Battle-Pieces and Aspects of the War Analysis

Herman Melville

The Poems

(Critical Guide to Poetry for Students)

Battle-Pieces and Aspects of the War is a collection of seventy-two poems that depict key episodes and individuals of the Civil War as well as the temperament of the American people during the great conflict. Herman Melville arranges the poems in a chronological order so that the collection becomes an impressionistic history of the war delivered in verses rather than in prose. The first poem of the volume, “The Portent,” depicts the hanging of John Brown, the abolitionist who, in 1859, failed in his attempt to start a slave rebellion by capturing the United States military arsenal at Harpers Ferry, Virginia, and arming the slaves on nearby plantations. Brown’s Harpers Ferry raid is often cited as the first skirmish of the Civil War, and the poem refers to Brown as “The meteor of the war.” Battle-Pieces concludes with “A Meditation,” a poem in which the speaker speculates on whether the United States will be able to heal its war wounds and reunite itself after a four-year conflict that bitterly divided the nation and took the lives of more than 600,000 Americans.

Individual poems in Battle-Pieces re-create many of the key engagements and incidents of the war—the battles of Manassas, Fort Donelson, Shiloh, Antietam, Stones River, Gettysburg, Lookout Mountain, Wilderness, Cedar Creek; the fall of Richmond; the assassination of President Abraham Lincoln; General Robert E. Lee’s surrender at Appomattox court house—and provide portraits of many of the war’s important individuals, among them General Stonewall Jackson, General Philip Sheridan, and Colonel John Mosby. Several poems in Battle-Pieces depict war waged from sailing vessels. Melville, who spent much time at sea as a young man, had previously used an ocean setting in many of his best-known fictional works, including Moby-Dick (1851), generally considered Melville’s masterwork.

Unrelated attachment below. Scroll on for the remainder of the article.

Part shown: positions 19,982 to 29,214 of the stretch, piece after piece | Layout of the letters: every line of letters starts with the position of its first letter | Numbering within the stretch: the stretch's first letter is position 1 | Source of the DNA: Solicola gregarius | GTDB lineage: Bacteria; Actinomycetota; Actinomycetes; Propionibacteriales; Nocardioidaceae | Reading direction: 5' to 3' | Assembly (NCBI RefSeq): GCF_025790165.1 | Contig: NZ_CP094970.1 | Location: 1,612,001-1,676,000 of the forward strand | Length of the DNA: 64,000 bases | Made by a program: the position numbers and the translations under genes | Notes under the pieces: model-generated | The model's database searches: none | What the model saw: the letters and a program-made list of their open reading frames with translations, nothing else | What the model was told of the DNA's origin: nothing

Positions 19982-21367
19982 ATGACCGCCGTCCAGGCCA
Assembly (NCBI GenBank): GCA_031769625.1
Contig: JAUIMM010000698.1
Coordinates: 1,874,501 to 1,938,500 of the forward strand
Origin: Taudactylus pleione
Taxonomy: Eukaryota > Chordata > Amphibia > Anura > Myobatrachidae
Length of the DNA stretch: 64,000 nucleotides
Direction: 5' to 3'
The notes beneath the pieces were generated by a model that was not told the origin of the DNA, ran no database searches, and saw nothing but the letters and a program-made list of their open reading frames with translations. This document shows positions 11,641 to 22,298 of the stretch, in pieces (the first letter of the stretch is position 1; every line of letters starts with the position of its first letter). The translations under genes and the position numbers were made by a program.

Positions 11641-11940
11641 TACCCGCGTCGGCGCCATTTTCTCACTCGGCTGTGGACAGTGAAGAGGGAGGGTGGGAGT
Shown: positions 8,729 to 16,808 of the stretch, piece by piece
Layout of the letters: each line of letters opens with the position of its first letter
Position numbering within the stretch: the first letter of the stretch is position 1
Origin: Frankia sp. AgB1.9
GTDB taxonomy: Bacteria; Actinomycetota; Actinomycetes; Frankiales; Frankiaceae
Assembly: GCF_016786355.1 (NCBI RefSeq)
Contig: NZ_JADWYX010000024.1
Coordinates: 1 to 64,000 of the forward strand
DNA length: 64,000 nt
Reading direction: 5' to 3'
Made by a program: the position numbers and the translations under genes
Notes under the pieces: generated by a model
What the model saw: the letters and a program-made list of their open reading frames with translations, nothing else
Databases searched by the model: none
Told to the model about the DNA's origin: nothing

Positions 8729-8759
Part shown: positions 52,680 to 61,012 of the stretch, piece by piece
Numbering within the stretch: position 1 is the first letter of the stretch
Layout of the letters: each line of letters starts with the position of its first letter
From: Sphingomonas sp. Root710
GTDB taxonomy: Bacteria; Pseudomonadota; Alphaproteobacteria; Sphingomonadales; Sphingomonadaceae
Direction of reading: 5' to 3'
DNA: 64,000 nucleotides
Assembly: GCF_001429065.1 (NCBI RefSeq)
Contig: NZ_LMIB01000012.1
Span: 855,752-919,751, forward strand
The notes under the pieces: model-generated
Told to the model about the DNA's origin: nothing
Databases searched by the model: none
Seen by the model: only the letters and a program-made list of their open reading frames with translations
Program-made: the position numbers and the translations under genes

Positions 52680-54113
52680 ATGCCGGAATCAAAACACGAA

The poems vary in type and length. Battle-Pieces contains narrative poems, ballads, hymns, elegies, meditations, and epitaphs. The shortest poem, “On the Grave,” an inscription for the gravestone of a cavalry officer killed on a...

(The entire section is 886 words.)

Forms and Devices

(Critical Guide to Poetry for Students)

No two poems in Battle-Pieces look or read alike. Besides varying in length and type, the poems also differ according to rhyme scheme and meter. In some poems Melville employs traditional rhyme schemes, while others read like prose poems. In “A Dirge for McPherson,” for example, the four-line stanzas adhere to a traditional abab rhyme pattern. “The House-top,” on the other hand, reads more like a descriptive paragraph than a poem and is virtually without rhyme.

Weather imagery dominates Battle-Pieces. For Melville, the Civil War was a storm that threw the nation into disorder and chaos. For example, “Misgivings,” the second poem of the collection, opens with these lines:

When ocean-clouds over inland hills Sweep storming in late autumn brown, And horror the sodden valley fills, And the spire falls crashing in the town, I muse upon my country’s ills— The tempest bursting from the waste of TimeOn the world’s fairest hope linked with man’s foulest crime.

Likewise, “Apathy and Enthusiasm,” another poem set early in the collection, compares the mood of the nation on the eve of war with a “clammy, cold November” day with “the sky a sheet of lead.” The events precipitating the war “came resounding/ With the cry that All was lost,/ Like the thundercracks of massy ice/ In intensity of frost—/ Bursting one upon another/ Through the horror of the calm.”

Melville also sometimes compares the fury of battle with the raging power of a storm. In “Gettysburg,” for example, the speaker describes Confederate general George...

(The entire section is 767 words.)


(Critical Guide to Poetry for Students)

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